“There is no doubt that we are not going to achieve 100 percent collection. But let it suffice that the cards are there for people to pick. Let it be that those people are not able to pick them. We can go to the election without them. As at the time the election was postponed, we heard from INEC that about 20 million PVC’s have not been collected. In other words, about 20 million Nigerians, ab initio, would have been disenfranchised. But when we breakdown that statistics, the devil in it is that quite a number of the States in the North have very high rate of collection such that places like Gombe, Adamawa and Borno have upwards of 80 percent collection while some of the States in the South have 50 percent.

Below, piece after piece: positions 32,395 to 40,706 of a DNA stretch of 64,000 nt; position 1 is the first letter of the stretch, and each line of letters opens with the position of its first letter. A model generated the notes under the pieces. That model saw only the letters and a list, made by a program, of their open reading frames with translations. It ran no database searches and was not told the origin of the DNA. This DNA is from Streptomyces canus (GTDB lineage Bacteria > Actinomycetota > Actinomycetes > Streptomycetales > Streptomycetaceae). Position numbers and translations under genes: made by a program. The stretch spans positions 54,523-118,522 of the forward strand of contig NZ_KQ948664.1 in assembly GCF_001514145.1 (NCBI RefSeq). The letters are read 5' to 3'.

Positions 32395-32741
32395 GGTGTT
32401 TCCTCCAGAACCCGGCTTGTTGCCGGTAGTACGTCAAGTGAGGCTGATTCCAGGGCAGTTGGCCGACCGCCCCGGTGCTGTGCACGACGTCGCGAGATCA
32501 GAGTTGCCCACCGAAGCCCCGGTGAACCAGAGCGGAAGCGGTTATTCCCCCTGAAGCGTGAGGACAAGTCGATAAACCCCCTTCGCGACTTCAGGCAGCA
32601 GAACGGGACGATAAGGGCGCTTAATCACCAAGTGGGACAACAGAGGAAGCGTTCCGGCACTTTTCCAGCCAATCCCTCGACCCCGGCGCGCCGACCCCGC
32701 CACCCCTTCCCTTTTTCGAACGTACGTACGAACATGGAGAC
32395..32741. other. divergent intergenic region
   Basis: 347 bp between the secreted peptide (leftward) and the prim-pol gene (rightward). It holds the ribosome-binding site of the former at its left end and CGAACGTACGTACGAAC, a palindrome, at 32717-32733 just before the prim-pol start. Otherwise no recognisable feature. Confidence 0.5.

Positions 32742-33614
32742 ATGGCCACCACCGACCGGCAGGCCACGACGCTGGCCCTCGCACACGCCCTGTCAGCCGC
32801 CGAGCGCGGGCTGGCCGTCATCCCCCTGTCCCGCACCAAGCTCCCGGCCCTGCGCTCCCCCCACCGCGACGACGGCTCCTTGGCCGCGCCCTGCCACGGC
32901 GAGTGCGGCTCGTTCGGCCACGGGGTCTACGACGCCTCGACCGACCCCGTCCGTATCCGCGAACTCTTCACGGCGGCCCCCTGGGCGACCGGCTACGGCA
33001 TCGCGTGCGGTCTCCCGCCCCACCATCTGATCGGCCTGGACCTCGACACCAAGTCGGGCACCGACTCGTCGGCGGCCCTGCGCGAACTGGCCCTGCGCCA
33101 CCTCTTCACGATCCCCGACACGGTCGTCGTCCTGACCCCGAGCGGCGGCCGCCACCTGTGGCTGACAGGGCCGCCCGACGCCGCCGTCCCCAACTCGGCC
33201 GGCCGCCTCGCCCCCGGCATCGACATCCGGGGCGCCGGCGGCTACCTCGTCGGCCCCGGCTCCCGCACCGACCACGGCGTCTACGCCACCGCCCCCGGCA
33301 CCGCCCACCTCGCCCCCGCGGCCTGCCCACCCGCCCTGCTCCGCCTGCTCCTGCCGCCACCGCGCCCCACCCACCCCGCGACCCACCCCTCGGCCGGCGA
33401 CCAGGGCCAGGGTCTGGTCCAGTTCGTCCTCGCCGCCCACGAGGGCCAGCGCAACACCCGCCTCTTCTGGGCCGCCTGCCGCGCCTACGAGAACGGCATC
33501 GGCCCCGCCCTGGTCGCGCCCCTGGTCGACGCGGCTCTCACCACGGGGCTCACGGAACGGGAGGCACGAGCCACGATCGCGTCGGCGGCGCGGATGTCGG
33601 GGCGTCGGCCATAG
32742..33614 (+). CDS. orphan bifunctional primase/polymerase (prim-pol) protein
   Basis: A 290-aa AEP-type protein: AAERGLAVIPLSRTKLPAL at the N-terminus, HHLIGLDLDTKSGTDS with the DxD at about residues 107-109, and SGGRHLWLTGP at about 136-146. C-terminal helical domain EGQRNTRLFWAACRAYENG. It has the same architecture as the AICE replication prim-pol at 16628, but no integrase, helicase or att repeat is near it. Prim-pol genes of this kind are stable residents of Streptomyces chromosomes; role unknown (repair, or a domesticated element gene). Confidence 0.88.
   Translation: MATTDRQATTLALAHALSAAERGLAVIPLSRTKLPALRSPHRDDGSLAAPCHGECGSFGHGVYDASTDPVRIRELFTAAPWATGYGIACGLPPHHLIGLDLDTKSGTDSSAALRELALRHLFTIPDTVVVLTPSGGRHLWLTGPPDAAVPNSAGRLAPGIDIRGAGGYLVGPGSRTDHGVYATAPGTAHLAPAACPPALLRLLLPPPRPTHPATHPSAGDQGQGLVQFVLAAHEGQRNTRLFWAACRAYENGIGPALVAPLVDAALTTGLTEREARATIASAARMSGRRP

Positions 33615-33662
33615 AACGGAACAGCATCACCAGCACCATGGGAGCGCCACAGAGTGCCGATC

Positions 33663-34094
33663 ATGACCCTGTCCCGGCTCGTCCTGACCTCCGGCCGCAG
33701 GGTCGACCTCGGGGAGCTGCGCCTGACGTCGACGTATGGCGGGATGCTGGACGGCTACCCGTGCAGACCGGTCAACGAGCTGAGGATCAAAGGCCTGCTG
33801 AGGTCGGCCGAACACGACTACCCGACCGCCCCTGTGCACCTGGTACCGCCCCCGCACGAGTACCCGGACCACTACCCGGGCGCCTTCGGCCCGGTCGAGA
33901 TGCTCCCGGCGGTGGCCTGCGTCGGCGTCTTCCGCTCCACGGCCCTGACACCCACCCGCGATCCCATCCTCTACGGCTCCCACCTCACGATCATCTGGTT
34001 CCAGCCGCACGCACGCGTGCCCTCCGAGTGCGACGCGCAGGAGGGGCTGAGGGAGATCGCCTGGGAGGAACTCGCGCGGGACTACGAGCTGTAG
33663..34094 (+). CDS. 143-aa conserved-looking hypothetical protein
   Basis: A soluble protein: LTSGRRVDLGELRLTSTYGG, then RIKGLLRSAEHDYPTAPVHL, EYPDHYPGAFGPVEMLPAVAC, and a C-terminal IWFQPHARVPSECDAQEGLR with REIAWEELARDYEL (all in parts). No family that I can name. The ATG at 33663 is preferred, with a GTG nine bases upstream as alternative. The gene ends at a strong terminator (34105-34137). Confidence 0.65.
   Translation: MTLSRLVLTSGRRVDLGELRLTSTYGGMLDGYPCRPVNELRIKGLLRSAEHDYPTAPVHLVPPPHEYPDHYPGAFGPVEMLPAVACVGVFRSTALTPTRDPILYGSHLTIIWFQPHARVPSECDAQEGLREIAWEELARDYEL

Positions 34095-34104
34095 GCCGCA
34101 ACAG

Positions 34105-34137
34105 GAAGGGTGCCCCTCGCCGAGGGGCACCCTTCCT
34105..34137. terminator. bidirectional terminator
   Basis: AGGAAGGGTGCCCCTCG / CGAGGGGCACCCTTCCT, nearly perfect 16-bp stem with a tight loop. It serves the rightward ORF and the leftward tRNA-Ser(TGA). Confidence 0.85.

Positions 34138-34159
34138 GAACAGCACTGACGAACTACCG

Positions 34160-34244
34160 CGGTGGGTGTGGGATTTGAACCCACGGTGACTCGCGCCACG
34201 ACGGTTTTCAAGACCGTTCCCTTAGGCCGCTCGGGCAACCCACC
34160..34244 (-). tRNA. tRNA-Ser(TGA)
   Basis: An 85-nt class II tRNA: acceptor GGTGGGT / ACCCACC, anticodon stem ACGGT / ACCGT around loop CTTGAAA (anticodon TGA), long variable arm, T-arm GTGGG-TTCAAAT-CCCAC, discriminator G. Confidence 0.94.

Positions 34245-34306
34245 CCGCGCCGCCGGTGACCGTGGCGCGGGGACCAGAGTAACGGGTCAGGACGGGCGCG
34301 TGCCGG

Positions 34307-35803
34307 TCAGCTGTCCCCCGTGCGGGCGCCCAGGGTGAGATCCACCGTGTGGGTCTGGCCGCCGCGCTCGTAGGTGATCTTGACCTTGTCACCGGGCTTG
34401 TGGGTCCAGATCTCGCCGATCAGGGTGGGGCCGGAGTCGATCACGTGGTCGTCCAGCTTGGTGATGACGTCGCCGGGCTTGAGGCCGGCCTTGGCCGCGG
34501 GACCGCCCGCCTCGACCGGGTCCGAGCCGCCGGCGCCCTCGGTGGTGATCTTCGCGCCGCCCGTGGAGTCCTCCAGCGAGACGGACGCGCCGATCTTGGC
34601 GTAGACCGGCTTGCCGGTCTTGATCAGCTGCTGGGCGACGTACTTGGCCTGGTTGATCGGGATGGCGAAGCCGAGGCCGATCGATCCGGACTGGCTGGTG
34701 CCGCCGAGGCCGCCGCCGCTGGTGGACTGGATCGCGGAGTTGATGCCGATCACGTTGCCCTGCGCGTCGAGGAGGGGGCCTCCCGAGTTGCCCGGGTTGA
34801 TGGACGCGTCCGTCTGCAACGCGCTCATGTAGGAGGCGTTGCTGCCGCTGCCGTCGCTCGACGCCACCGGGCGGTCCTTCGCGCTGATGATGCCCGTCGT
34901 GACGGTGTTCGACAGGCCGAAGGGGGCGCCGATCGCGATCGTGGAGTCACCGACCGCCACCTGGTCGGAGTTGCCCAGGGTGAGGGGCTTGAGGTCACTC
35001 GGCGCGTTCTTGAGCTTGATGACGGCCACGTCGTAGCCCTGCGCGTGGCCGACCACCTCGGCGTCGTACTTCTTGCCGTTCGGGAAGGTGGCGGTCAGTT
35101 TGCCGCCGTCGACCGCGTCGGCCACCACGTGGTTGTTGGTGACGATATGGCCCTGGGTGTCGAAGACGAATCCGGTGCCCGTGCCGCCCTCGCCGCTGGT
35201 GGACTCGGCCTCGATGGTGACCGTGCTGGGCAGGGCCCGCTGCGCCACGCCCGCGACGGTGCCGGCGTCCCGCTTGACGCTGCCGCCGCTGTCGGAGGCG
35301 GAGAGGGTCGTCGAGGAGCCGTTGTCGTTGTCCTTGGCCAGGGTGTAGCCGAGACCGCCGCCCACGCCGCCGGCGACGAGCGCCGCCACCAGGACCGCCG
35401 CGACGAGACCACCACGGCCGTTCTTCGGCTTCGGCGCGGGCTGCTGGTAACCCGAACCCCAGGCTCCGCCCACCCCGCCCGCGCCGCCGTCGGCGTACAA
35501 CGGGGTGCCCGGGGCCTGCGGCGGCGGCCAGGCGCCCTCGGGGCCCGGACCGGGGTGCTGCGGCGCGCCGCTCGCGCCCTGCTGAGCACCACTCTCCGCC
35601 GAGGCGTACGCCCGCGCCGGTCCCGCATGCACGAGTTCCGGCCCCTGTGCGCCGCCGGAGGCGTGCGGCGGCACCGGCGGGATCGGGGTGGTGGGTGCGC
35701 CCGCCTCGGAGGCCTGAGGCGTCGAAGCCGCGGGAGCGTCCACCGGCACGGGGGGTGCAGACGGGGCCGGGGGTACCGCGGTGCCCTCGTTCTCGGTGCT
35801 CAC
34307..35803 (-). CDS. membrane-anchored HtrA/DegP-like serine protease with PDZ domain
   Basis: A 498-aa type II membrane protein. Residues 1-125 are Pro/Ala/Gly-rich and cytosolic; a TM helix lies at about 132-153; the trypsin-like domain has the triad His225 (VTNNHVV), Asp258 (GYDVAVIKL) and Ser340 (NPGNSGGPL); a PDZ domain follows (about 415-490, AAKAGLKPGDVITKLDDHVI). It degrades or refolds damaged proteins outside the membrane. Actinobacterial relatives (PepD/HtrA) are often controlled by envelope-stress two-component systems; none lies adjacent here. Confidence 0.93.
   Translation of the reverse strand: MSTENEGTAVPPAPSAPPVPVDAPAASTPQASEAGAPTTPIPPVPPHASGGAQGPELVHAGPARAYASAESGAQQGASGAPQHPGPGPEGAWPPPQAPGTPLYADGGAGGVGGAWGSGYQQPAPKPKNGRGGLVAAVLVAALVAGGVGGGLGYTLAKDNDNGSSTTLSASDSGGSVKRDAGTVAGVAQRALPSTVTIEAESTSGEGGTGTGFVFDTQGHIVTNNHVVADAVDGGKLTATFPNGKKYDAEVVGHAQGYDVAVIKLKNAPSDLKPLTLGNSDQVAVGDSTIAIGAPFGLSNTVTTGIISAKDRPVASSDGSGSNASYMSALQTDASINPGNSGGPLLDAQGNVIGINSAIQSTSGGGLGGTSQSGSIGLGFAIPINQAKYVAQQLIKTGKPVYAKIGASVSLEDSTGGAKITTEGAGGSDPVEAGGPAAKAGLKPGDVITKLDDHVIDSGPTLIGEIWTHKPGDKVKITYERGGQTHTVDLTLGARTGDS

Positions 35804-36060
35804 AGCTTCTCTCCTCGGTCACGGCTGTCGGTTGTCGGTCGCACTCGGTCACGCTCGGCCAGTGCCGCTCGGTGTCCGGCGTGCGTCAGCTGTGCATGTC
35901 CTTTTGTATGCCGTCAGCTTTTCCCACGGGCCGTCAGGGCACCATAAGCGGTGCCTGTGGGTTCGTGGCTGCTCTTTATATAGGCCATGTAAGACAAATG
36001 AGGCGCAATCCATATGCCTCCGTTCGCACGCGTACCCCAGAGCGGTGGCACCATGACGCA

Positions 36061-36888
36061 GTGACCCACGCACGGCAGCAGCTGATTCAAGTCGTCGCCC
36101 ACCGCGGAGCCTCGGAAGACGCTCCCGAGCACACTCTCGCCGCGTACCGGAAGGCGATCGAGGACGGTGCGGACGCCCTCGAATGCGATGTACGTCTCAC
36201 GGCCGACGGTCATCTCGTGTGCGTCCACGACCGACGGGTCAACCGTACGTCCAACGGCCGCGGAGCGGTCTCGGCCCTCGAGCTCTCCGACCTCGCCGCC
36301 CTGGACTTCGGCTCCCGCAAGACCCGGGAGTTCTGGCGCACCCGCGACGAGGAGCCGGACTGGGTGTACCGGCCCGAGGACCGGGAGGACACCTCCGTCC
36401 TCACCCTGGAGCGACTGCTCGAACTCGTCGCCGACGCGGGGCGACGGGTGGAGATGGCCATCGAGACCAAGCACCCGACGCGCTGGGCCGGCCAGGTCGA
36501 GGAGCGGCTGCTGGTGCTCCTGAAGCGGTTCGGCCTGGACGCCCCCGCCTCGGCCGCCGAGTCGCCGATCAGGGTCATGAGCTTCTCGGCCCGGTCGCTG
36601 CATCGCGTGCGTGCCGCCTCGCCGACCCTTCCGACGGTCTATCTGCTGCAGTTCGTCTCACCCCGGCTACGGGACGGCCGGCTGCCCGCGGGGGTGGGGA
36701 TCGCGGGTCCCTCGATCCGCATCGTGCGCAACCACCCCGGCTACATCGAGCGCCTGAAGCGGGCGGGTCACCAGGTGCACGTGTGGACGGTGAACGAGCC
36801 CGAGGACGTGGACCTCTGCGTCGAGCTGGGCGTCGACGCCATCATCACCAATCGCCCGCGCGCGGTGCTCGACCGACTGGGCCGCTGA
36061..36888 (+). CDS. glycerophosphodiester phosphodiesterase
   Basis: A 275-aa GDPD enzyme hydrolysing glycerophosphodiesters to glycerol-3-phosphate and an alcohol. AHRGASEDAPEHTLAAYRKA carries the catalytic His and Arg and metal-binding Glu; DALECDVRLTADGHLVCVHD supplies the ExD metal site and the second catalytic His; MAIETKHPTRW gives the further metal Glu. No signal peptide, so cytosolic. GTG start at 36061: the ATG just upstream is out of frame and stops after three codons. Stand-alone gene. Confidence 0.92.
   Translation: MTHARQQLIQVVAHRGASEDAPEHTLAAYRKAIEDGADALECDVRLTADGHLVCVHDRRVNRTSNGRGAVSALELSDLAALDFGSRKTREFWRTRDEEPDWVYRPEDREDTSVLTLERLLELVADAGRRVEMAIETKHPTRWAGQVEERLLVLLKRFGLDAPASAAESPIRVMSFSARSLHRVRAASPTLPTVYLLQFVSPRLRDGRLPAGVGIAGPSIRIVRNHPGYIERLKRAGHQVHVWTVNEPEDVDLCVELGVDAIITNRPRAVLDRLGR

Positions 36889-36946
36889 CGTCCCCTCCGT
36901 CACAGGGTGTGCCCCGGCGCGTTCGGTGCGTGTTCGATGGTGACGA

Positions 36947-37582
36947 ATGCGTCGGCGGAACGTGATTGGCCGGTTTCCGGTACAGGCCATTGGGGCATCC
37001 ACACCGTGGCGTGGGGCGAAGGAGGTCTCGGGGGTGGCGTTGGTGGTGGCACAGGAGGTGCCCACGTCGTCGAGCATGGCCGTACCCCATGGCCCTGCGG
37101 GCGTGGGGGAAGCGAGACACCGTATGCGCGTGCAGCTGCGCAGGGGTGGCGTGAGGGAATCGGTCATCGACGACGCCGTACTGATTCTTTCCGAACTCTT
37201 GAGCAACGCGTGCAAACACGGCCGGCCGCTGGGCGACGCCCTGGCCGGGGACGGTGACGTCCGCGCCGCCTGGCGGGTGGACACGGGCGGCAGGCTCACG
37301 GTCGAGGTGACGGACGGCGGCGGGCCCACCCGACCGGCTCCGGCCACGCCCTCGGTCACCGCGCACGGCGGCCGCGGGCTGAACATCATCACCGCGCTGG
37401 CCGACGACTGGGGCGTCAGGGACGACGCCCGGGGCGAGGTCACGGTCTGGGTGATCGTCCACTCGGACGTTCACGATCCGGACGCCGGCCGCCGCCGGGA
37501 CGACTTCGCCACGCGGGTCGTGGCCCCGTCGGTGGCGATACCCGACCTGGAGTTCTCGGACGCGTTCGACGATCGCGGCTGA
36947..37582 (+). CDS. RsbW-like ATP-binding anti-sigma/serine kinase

“And we are saying that there is something curious about a situation that a war-torn area has already collected 80 percent. Who were those cards given to, when we know that most of those people are in Internally People Displaced camps? They have even left there houses and one of the things you would not take as your valuable property is the voters card. It will only lead us to one opinion that these cards are probably in the custody of some individuals. What they want to do with it, we dont know”, he said.
The accusation that PDP led Federal Government instigated the postponment in order to forestall defeat, lawyer turned politician made an instructive remarks.